clear umbrella

clear umbrella

the only acceptable color for an umbrella is clear.

why would i want to block off almost half of my field of view? it feels restricting. isn’t it just nicer to see what’s around you?—and besides, there are views to be seen.

but clear also broadcasts the key feature of an umbrella: it’s waterproof. not all fabrics are waterproof; they have to be specific kinds, and usually treated with a coating. a clear canopy can only be made of plastic, which is an inherently waterproof material.

a clear umbrella makes its most functional aspect its most prominent one—a harmony of look and function. that’s good design.

clear ruler

clear ruler

this is the best ruler i’ve ever used.

every ruler should be clear, so you can see what’s underneath and whether you’re in the right place. 0 is directly on the left edge, as it should always be; it makes alignment much easier. and since a ruler’s length is defined by precise measurements, why not its width too? so this ruler is exactly 3cm wide, with a 1cm grid covering its surface, which helps for drawing parallel and perpendicular lines.

this ruler doesn’t just look good; its look informs its function. its look makes it vastly more functional, and you couldn’t have any of those useful functions without the beautiful look. it’s a harmony of look and function; that’s good design.

“i'm covering my ear to hear you better”

Sony makes this headphone with Quick Attention Mode, which lets in ambient noise when you cover one of the ear cups.

who the hell designed this?


usually, if you’re pressing on on your ear cups, it means you’re trying to block out outside noise so you can hear your audio better. that’s the exact opposite of what you want here. did no one on the design team realize that putting your hand over your ear makes you look like you’re intentionally ignoring the person you’re trying to listen to?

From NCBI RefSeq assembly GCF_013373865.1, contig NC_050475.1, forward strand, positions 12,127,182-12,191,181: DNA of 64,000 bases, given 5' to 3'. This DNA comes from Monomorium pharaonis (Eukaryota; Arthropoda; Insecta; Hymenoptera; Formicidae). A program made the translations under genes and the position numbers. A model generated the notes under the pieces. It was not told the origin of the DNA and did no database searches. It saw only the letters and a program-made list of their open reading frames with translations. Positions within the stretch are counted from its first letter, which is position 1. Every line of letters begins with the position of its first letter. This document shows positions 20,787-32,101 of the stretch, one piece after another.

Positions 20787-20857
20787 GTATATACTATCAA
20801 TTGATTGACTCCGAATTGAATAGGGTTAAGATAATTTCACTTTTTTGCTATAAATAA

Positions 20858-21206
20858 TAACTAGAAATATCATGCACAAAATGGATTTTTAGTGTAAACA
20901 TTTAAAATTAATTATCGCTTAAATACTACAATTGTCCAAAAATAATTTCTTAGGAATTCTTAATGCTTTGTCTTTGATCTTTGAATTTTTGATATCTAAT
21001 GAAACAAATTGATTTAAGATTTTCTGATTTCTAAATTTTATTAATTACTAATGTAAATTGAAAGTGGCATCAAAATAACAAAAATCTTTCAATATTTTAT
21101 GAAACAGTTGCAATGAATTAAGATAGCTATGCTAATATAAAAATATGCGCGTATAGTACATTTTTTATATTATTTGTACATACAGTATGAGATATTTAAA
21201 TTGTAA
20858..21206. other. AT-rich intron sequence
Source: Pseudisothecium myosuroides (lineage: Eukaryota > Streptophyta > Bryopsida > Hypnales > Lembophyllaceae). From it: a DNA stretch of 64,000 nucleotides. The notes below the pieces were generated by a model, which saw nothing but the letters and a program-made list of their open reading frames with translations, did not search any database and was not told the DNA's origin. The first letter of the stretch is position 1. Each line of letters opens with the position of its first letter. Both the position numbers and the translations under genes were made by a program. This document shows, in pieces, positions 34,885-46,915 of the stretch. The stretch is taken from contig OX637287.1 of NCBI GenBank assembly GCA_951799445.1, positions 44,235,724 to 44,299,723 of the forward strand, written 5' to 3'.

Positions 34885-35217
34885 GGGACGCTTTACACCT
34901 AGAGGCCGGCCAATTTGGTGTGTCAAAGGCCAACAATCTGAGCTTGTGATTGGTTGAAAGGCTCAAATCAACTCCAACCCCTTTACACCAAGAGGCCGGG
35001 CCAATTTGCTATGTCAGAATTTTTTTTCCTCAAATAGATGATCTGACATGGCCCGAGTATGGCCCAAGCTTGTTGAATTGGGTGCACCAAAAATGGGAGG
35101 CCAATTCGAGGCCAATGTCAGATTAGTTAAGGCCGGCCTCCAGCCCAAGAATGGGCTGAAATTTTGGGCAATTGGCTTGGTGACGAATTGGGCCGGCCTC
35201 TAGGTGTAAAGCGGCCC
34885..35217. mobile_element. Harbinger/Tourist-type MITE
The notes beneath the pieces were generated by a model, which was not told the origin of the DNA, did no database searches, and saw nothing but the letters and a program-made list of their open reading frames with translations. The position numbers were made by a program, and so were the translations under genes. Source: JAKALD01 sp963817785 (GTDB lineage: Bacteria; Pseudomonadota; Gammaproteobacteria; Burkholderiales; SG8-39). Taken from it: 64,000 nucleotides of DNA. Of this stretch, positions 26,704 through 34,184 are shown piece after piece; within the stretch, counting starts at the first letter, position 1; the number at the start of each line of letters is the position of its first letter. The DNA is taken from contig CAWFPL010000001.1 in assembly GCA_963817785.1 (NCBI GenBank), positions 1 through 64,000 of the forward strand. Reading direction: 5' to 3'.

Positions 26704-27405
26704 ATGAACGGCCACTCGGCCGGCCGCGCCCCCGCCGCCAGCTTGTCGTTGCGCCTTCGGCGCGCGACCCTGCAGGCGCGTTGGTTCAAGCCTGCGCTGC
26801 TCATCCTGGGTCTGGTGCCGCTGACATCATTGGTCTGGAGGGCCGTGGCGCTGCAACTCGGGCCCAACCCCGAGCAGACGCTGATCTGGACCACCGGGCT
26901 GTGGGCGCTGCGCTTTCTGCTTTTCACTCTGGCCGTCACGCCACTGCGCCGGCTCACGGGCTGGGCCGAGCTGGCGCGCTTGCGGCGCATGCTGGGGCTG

a feature that lets you quickly let in ambient noise is a good idea. but that doesn’t excuse the stupid design for using it. i would never use this because it would simply make me look rude. i’m far more inclined to just do the more human thing—take the headphone off.

just like how looking at your smartwatch makes you look like you’re checking the time and in a hurry, design affects and is affected by social interaction, and designers need to consider that.

i can think of at least one better option for activating Quick Attention Mode: a button on the upper back of the ear cup.


it would have to be high enough to make people press it with their fingers and not their thumbs, yet also low enough to be behind the ear and not above it.

this way, pressing the button would look like you were cupping your ear, which is the natural gesture for trying to hear things better, not trying to block them out. this gesture would fit into social interactions far less unobtrusively, which is what they were going for originally.

if Sony had actually shipped this gesture, i might have actually liked it, and maybe even found it charming. i don’t understand why they instead shipped a design that in real-life situations is exactly counterproductive.